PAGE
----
Handling and Comfort
Although the three pistols in the test had the same grip length of 2-3/4 inches, their different depths and widths gave them a distinctive feel.

The Kel-Tec sat well in the hand. The tang’s good shape allowed the hand to be placed up close to the slide and still be protected from the slide when it moved rearward during recoil. The pistol pointed slightly high. We could not get all the fingers of the shooting hand around the grip. The sides of the grip were flat, so it wasn’t very hand filling. The wide frame spread the kick generated upon firing over a large portion of the web of the shooting hand, which aided in dampening felt recoil.

The Taurus’ handling was almost a carbon copy of the P-11. It sat low in the hand. We found the grip length to be a little too short for a full shooting grip. The little finger of the shooting hand tended to rest curled under the magazine. The pistol pointed as well, or better, than the others. The frame’s width helped to lessen perceived recoil.

Of the three pistols in the test, the Smith & Wesson had the slimmest and most comfortable grip. Although the gun sat satisfactorily in the hand, the front sight aligned high when pointed. We were able to get all of the fingers of the shooting hand around it, but just barely. The grip was thin and transferred recoil to a smaller portion of the shooter’s hand than the others in this test, so this 9mm seemed to kick the most.

Of the pistols in this test, the Taurus PT-111 was the only one with a traditional frame-mounted safety. This two-position lever was very conveniently located on the left side of the frame, just above the shooting thumb. When moved upward, the safety engaged and prevented firing by blocking the trigger. The slide catch was a small lever located in front of the safety. The magazine release was a large serrated button at the left rear of the trigger guard. All of the controls worked positively.

The Kel-Tec P-11 didn’t have a manual safety, but its Dynamic Safety System would prevent the pistol from being fired, even if dropped, due to a very heavy firing pin spring. The slide catch on the left side of the frame was larger than the Taurus’ catch, so it was a little easier to operate. The magazine release was a rectangular button at the left rear of the trigger guard. Right-handed shooters could operate each of the two controls with the thumb of their firing hand.

Unlike the Taurus and the Kel-Tec, the Smith & Wesson SW9M had no slide catch or any other provision for locking the slide open. The external safety was built into the trigger. The upper part of the trigger was blocked from moving rearward if the bottom portion wasn’t pivoted to the rear. To release the magazine, the dual latches on the magazine had to be pinched together with the thumb and index finger of the support hand. This system required more hand strength than other latching arrangements, and tended to slow reloading.

In our opinion, the Taurus PT-111 had the best trigger movement of the test. The long double-action-only pull released at 9 pounds. Although it seemed heavy for a small pistol, we found this trigger much easier to control than the others.

Like the Taurus, the Kel-Tec P-11’s double-action-only trigger released with 9 pounds of rearward pressure. However, the trigger traveled so far back that it was difficult to pull all the way to the rear.

We thought the Smith & Wesson SW9M’s trigger was mushy and overly heavy. Its long double-action-only pull released at 10-1/2 pounds, but felt about 2 pounds heavier.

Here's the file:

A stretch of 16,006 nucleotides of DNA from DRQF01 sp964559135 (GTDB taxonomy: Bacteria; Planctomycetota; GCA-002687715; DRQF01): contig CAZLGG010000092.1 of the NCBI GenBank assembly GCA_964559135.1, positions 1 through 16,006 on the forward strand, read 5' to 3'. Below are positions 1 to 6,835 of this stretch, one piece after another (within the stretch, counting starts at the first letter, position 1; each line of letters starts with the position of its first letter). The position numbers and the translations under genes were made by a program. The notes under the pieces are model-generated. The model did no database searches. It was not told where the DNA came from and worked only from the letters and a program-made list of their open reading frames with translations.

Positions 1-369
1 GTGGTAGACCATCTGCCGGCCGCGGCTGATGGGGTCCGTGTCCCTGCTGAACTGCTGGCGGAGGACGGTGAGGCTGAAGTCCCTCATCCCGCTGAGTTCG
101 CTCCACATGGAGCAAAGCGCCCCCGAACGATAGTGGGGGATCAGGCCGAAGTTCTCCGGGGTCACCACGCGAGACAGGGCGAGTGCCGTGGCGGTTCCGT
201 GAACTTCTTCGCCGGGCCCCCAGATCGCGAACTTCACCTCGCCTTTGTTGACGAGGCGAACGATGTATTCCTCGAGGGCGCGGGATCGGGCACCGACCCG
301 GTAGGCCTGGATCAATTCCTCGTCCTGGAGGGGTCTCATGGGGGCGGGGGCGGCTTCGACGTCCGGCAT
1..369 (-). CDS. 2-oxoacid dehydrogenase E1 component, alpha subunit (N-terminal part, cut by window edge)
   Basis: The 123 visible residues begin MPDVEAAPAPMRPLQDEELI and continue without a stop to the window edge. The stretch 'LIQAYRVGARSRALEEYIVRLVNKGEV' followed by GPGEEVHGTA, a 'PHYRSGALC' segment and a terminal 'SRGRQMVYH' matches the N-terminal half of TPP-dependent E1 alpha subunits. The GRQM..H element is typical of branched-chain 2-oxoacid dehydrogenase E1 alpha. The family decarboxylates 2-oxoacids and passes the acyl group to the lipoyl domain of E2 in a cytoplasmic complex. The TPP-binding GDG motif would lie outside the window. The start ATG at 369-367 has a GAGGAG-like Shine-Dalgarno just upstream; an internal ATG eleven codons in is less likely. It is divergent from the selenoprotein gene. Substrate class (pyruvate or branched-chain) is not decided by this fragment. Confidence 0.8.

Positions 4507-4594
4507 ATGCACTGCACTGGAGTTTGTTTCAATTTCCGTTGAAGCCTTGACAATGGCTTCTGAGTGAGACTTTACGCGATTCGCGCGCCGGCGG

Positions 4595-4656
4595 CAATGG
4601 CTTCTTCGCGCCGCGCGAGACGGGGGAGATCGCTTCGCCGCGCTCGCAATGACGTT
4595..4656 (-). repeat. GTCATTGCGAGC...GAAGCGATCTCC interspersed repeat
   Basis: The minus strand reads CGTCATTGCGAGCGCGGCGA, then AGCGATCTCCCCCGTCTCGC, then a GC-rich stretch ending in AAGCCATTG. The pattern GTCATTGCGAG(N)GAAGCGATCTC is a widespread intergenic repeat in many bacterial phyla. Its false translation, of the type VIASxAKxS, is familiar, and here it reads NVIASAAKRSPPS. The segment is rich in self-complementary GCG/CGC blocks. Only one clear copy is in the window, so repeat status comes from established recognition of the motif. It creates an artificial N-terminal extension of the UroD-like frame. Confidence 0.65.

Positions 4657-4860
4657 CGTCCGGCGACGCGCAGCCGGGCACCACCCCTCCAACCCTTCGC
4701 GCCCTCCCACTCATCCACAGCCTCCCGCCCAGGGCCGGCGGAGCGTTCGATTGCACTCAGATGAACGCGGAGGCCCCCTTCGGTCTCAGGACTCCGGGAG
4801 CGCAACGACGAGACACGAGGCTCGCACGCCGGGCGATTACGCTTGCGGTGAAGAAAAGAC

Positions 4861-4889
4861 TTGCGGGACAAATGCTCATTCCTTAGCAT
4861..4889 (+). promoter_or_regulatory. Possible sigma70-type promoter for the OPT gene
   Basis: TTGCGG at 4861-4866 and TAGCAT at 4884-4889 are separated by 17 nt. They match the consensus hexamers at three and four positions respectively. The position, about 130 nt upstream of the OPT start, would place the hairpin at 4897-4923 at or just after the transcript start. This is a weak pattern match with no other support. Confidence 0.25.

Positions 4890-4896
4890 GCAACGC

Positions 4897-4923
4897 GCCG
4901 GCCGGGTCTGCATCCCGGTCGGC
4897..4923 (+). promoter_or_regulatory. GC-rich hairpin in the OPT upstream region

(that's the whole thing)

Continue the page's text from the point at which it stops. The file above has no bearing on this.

The Taurus’ open sights consisted of a low-profile 1/8-inch-wide front blade with one white dot and a snag-resistant rear blade with a white dot on either side of its square notch. The rear sight was held in place by one setscrew. This arrangement provided a decent sight picture out to 10 yards.

For sighting, the Kel-Tec had a 1/8-inch-wide front blade with a white dot on its slightly angled face. The rear sight was a dovetailed blade with a square notch and two white dots. It could be drifted for windage adjustments (only). We found these sights to be the easiest to find and align of the test.

The Smith & Wesson’s fixed sights were a narrow channel on the top of the slide with a squared 1/8-inch-wide face at the rear and a very small 1/16-inch-wide integral blade at the front. The sights weren’t adjustable. We found this setup hard to see and difficult to keep in alignment during the firing process.

At The Range
Functioning of the Taurus PT-111 was 100 percent reliable with the three kinds of ammunition we tried. Accuracy was very good for this type of pistol. The gun achieved five-shot groups that ranged from 0.38 inch to 2.00 inches at 7 yards. The best average groups of the test, 1.00 inch at 7 yards, were obtained using Winchester 155-grain Silvertips. Federal 124-grain Hydra-Shoks came in a close second with 1.13-inch groups. UMC 115-grain metal case ammunition yielded respectable 1.50-inch groups. The sights’ point of aim was well-regulated to point of impact.


We experienced no malfunctions while firing the Kel-Tec P-11. Accuracy was acceptable, but not nearly as good as the Taurus. This 9mm produced five-shot groups that measured from 1.00 inches to 2.13 inches at 7 yards. Groups averaged from 1.28 inches with UMC 155-grain metal case ammunition to 1.75 inches with Winchester 155-grain Silvertips. The sights were regulated nicely to point of impact.

In our opinion, the Smith & Wesson SW9M’s functioning was unsatisfactory. It failed to fire three times with UMC ball ammunition. Inspecting the primers of fired casings, we found that all had off-center firing pin hits. Accuracy was also disappointing. The pistol did produce two 1-1/2-inch groups at 7 yards. However, five-shot groups averaged from 2.20 inches with Federal 124-grain Hydra-Shoks to 2.78 inches with Winchester 155-grain Silvertips. We also noted that the pistol consistently shot 2 inches high and 1-1/2 inches to the left of the point of aim with all of the ammunition used.

The Taurus produced the highest muzzle velocities and the most muzzle energy. The Kel-Tec came in second. The Smith & Wesson finished last. For more information, see the performance table.